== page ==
Simanaitis Says

On cars, old, new and future; science & technology; vintage airplanes, computer flight simulation of them; Sherlockiana; our English language; travel; and other stuff


BILL URBAN, of Lititz, Pennsylvania, told me about the Road-O-Plane. In fact, Bill is the SimanaitisSays correspondent for Lititz and its environs.

Lititz is in Pennsylvania Dutch country, about 75 miles west of Philadelphia, yet it has an interesting California connection: John Augustus Sutter, of California Gold Rush fame, is buried in Lititz. He was residing in this town while awaiting Congressional decision concerning his property rights. He died in 1880 in Washington, D.C.

And we complain about today’s Congress.

The Lititz PA website has a tag line “America’s coolest small town.” And, why not? For example, name another town that had John Longenecker’s Road-O-Plane?


The Longenecker Road-O-Plane, 1920. This, the following images and insights from Cory Van Brookhoven’s story in The Lititz Record Express, February 24, 2017.

“John Longenecker and the Road-O-Plane,” by Cory Van Brookhoven in The Lititz Record Express tells a wonderful tale. There’s entrepreneurship, inventiveness, humor and more than a tad of unintended misunderstanding on the part of others.

Van Brookhoven is president of the Lititz Historical Foundation. He notes that in the early 1900s John Longenecker opened the first horseless carriage dealership in Lititz, the second one in Lancaster County. In 1918, Longenecker constructed a car/boat for the town’s July 4th parade.


Longenecker’s car/boat, July 4, 1918.

The Longenecker car/boat didn’t float, mind; it was a float, and a popular one at that.

Then, for July 4, 1919, he build his Road-O-Plane. Its basis was a Scripps-Booth car, atop which perched biplane wings, an elongated tail and a revolving prop. Scripps-Booth was one of the automobile brands for sale at Longenecker’s. Others included Chevrolet, Nash and Studebaker.


The Road-O-Plane in a Longenecker advertisement.

For handy storage, the Road-O-Plane had folding wings, a novel feature. In fact, word got around that maybe the Road-O-Plane was capable of flight, a claim that Longenecker never made.

Before long, though, he was receiving queries from all around the country. Cory Van Brookhoven cites several that share that era’s quaint combination of enthusiasm and naïveté concerning flight.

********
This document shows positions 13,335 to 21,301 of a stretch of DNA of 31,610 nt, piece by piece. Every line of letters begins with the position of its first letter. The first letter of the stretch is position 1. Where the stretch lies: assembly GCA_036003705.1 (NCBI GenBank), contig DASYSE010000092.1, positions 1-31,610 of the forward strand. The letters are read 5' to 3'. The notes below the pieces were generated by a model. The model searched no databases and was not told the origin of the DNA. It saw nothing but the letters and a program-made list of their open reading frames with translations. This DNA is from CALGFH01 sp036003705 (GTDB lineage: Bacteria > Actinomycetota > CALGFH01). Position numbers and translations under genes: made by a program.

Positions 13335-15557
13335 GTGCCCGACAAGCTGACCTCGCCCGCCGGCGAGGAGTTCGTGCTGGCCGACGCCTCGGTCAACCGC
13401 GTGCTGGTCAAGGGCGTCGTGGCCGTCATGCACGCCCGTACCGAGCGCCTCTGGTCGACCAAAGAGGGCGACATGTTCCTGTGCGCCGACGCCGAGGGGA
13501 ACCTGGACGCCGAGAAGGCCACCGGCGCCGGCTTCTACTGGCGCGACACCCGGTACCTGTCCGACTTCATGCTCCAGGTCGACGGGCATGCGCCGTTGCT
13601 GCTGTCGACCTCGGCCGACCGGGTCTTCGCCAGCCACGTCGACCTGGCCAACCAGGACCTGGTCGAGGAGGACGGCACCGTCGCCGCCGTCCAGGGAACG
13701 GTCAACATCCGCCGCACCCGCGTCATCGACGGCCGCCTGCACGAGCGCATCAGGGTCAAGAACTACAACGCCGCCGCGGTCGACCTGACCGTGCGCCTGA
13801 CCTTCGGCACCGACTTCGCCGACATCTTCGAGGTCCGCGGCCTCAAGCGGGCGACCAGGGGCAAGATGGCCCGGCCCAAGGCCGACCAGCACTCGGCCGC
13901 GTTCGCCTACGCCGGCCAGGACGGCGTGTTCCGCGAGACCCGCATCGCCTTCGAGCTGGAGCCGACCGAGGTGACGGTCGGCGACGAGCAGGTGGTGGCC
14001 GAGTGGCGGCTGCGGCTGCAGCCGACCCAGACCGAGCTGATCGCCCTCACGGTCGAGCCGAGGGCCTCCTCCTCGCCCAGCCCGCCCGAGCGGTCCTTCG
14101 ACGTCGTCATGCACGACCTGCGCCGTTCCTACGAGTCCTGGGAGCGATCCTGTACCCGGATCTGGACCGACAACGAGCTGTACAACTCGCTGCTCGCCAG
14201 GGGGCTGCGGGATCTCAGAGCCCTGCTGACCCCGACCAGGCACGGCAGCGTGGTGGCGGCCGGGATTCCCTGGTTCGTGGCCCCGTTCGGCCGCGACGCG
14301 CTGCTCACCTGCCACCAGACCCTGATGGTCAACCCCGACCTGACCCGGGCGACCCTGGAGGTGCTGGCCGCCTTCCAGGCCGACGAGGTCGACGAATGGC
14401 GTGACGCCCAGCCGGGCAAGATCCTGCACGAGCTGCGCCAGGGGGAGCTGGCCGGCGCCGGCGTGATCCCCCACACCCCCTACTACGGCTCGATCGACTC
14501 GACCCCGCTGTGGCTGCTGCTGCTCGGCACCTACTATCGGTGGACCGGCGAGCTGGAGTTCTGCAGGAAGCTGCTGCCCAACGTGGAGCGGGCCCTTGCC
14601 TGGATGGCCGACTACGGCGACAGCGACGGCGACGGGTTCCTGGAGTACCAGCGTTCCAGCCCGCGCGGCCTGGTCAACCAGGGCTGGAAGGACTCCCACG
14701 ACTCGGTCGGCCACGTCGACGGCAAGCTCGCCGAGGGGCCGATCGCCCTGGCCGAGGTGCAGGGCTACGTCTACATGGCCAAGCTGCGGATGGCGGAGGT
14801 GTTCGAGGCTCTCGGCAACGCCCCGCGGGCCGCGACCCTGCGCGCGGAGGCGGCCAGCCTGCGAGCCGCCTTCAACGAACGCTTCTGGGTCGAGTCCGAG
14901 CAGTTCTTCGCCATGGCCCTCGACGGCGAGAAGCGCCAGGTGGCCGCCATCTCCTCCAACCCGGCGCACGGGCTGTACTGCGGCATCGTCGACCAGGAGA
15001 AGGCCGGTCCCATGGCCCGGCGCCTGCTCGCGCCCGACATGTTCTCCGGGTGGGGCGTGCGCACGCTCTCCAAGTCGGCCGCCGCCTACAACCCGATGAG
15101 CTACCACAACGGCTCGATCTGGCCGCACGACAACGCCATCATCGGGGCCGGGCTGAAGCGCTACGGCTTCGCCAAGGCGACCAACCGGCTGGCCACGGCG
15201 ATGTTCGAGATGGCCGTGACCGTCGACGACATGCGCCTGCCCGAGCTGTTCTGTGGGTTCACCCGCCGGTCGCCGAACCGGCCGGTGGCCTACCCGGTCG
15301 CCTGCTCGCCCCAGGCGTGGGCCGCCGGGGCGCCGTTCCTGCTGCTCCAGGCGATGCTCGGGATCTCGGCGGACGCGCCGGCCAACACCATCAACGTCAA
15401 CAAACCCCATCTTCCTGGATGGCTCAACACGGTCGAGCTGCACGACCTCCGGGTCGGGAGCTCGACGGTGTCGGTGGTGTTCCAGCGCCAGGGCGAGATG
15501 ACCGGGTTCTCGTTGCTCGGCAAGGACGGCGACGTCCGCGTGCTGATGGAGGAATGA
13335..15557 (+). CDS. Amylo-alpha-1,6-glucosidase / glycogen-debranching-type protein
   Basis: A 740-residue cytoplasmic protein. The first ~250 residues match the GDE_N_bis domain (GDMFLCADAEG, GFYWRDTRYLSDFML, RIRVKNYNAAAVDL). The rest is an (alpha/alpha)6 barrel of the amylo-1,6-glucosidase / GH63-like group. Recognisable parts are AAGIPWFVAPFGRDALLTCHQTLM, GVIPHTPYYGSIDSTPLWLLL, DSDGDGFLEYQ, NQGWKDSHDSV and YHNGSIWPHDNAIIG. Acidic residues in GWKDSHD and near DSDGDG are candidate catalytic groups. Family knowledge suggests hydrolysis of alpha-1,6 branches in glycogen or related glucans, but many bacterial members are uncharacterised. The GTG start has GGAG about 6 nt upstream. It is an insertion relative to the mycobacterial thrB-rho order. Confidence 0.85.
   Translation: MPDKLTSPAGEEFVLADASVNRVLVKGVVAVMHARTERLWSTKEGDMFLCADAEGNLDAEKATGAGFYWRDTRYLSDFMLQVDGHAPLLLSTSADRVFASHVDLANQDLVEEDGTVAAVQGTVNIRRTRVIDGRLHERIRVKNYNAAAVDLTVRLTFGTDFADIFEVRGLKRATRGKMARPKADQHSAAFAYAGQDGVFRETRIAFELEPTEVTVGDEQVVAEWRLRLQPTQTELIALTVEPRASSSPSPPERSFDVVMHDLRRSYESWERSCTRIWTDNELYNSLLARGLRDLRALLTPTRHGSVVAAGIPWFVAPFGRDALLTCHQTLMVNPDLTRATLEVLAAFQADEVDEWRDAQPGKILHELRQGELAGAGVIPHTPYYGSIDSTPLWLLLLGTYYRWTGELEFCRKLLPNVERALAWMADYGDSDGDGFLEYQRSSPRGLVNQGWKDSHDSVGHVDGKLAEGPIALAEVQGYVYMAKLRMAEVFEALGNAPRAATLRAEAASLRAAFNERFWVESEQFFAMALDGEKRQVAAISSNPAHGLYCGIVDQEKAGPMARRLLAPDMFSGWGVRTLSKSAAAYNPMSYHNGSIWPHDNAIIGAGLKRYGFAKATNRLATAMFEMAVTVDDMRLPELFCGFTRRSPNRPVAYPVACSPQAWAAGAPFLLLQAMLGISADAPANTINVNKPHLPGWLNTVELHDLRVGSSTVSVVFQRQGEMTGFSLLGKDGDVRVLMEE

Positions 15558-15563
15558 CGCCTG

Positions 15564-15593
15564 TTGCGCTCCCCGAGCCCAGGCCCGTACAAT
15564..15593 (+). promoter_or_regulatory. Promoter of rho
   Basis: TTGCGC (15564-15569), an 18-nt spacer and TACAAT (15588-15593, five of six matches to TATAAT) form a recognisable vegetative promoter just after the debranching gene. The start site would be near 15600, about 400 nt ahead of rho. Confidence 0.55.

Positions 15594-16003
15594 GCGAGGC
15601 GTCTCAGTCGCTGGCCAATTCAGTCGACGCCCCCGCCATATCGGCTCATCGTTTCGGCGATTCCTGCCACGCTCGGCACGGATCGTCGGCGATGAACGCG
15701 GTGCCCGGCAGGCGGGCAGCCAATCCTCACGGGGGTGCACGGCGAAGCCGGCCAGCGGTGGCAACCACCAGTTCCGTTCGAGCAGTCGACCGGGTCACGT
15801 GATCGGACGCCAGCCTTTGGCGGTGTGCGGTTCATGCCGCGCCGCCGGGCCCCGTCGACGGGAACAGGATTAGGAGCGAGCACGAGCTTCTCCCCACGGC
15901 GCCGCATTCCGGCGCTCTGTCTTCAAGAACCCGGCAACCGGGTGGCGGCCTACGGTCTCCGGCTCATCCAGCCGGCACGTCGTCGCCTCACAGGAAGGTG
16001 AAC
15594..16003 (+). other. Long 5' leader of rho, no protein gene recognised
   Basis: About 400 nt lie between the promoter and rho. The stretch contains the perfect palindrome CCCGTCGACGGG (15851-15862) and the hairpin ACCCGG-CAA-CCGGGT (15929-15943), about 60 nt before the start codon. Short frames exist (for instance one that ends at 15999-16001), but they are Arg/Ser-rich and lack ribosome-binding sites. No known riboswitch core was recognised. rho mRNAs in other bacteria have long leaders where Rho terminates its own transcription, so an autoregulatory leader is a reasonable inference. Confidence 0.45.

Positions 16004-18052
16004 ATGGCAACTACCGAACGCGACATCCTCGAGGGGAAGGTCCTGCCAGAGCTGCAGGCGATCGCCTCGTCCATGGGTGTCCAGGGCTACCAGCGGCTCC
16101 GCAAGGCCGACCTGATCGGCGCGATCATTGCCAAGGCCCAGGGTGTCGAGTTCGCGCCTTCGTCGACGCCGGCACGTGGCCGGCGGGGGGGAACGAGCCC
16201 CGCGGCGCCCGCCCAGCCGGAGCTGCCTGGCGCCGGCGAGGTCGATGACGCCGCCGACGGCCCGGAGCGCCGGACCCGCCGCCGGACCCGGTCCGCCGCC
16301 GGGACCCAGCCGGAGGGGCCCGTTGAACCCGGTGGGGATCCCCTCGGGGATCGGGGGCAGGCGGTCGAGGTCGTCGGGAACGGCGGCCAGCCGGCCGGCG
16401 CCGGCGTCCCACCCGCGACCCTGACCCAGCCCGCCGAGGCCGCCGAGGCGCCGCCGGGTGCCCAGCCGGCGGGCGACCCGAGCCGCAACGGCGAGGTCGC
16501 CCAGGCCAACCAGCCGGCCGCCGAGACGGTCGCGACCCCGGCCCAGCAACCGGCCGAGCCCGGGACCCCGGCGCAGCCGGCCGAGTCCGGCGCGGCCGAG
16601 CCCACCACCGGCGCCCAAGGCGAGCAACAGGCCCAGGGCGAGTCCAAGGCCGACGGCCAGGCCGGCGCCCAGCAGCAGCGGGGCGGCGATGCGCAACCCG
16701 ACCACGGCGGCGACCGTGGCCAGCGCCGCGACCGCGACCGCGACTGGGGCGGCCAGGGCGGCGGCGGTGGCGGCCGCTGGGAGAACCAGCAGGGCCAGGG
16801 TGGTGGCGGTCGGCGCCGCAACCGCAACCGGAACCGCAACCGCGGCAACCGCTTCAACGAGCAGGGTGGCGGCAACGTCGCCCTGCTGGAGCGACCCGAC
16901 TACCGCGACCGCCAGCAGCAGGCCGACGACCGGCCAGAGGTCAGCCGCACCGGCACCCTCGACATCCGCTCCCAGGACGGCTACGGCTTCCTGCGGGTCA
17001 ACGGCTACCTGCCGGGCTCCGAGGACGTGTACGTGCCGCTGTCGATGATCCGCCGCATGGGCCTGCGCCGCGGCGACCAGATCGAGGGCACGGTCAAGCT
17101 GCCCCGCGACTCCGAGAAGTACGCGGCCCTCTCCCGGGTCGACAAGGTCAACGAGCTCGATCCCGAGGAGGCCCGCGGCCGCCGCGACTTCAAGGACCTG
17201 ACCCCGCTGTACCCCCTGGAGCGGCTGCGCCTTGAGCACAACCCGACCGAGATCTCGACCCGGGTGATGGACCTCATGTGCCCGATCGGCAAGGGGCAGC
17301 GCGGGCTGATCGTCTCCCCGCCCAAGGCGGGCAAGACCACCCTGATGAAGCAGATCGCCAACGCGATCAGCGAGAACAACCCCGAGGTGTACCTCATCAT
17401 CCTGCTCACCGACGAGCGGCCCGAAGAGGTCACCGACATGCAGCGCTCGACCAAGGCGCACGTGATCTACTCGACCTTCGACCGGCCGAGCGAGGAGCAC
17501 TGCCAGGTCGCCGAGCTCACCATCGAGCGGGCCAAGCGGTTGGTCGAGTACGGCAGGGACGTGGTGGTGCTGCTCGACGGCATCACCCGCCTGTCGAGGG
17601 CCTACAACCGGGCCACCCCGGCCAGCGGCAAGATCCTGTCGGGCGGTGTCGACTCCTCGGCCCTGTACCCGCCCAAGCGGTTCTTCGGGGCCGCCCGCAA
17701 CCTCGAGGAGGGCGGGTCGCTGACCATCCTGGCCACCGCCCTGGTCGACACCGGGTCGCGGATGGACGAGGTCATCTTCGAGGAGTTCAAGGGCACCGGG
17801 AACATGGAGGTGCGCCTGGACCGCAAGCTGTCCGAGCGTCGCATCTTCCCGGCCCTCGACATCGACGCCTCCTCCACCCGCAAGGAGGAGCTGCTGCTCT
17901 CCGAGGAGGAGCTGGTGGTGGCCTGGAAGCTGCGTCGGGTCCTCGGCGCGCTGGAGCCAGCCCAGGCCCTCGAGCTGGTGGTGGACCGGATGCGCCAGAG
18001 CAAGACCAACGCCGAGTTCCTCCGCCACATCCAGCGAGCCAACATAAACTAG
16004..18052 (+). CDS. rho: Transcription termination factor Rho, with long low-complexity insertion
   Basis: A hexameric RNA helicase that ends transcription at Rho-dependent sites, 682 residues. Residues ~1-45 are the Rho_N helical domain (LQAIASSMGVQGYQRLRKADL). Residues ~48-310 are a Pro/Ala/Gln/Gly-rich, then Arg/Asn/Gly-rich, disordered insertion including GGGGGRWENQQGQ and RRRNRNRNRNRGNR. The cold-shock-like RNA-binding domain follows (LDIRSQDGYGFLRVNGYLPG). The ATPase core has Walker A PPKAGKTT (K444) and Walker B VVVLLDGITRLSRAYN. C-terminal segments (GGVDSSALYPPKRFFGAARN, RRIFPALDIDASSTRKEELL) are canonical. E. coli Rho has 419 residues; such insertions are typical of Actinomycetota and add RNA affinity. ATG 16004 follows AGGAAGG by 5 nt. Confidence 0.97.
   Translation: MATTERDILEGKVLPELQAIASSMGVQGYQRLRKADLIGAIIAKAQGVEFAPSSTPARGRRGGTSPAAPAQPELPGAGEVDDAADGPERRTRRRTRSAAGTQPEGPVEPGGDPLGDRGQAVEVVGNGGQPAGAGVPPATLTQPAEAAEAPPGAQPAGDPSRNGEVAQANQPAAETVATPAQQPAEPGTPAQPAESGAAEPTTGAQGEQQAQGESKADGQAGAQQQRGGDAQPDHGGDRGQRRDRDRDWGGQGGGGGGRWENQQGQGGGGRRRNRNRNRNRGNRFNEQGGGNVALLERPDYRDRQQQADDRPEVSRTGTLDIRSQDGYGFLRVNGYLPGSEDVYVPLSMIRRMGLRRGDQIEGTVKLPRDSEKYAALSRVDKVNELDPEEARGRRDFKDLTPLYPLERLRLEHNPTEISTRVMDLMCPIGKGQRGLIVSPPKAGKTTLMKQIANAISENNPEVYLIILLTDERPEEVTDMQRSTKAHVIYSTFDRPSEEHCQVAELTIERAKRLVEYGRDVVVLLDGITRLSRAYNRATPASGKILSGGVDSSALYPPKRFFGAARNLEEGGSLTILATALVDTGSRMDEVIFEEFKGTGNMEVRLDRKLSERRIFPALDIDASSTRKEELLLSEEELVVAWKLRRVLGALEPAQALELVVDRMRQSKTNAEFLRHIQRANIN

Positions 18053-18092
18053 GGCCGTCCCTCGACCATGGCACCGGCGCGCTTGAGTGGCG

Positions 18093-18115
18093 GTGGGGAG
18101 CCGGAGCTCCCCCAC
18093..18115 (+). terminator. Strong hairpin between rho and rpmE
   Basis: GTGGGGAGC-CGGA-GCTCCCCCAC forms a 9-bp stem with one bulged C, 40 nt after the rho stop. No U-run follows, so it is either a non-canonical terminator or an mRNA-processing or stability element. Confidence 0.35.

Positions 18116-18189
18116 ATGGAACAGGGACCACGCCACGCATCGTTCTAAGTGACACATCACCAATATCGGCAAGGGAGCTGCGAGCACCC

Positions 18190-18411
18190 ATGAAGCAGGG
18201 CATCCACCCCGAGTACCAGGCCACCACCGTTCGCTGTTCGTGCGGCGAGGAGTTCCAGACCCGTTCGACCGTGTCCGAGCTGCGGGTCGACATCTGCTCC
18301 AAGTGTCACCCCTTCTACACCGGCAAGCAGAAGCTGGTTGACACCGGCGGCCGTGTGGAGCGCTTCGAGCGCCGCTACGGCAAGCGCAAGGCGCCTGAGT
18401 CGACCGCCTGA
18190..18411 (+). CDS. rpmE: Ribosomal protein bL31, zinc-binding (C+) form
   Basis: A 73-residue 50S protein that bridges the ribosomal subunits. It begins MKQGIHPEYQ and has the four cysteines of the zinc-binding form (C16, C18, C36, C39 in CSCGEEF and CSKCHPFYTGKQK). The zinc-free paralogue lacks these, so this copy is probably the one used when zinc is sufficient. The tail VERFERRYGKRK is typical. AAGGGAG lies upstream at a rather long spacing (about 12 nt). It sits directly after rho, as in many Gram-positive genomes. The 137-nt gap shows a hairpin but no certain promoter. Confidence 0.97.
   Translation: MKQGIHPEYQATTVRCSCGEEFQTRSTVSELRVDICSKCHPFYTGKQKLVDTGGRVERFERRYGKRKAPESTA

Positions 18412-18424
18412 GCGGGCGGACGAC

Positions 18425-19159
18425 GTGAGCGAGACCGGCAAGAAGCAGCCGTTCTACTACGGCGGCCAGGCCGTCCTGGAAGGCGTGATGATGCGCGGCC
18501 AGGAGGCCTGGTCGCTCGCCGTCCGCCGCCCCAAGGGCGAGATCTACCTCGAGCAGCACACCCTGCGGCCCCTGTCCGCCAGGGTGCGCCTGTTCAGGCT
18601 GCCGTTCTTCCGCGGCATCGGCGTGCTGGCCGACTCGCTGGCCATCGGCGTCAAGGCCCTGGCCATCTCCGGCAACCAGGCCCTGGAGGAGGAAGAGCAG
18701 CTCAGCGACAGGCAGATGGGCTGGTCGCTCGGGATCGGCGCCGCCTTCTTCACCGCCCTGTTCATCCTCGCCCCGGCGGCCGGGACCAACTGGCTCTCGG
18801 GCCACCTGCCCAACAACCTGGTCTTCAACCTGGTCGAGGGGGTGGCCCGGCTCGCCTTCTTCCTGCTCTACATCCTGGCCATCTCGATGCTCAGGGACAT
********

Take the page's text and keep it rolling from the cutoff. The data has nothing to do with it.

A doctor in Minnesota wrote “I was wondering if you could just skim the surface with your device without going high in the sky, say only a few feet from the ground or merely touching the top of snow drifts or ground. Kindly inform me the price….”


A prospective business partner from Virginia suggested, “Owing to the fact that we have splendid manufacturing facilities and considerable inactive capital and some rather bad roads in this vicinity, we believe Norfolk would be a splendid place to manufacture such a product as you have.”

Kenton, Ohio, put itself in the running too: “As a small city, Kenton has low rent, low taxes, no labor trouble, happy home life and reasonable living expenses, three railroads reaching out east, west, north and south, plenty of electric power and excellent factory sites.”

As Van Brookhoven notes, “Not too shabby for what was intended to be just a small attraction at a local parade.”

Longenecker opted for his regular day job. In fact, his granddaughter recalls “Many of his clients were Amish. They didn’t drive cars, but bought them and had their hired man drive them around.”

Apparently the Amish had no wish to fly. ds

© Dennis Simanaitis,, 2017

One comment on “1920 ROAD-O-PLANE

  1. Bill Urban
    March 1, 2017

    Hi Den,
    Thank you for bestowing this high honor on me :<] and for another good read.

    Nice work condensing this story and hitting the highlights, and Cory loved it too. I also loved the doc's inquiry, looking out for his far flung practice. It was an innocent time. If I may add another passage (he asked rhetorically), you gotta' love the first part of that endearing doc' letter as well. It adds to the picture of prairie life back then:
    “I am a physician with a large country practice and if the influenza comes back this winter, it will be pretty hard to make my calls if roads are impassable for autos and the distances are too long for teams to make all the points, and furthermore there is no livery stable here, so I might have to furnish my own horses which does not pay for only a couple of months in the winter."
    Somehow it brings Marcus Welby to mind . . . but that's another story.

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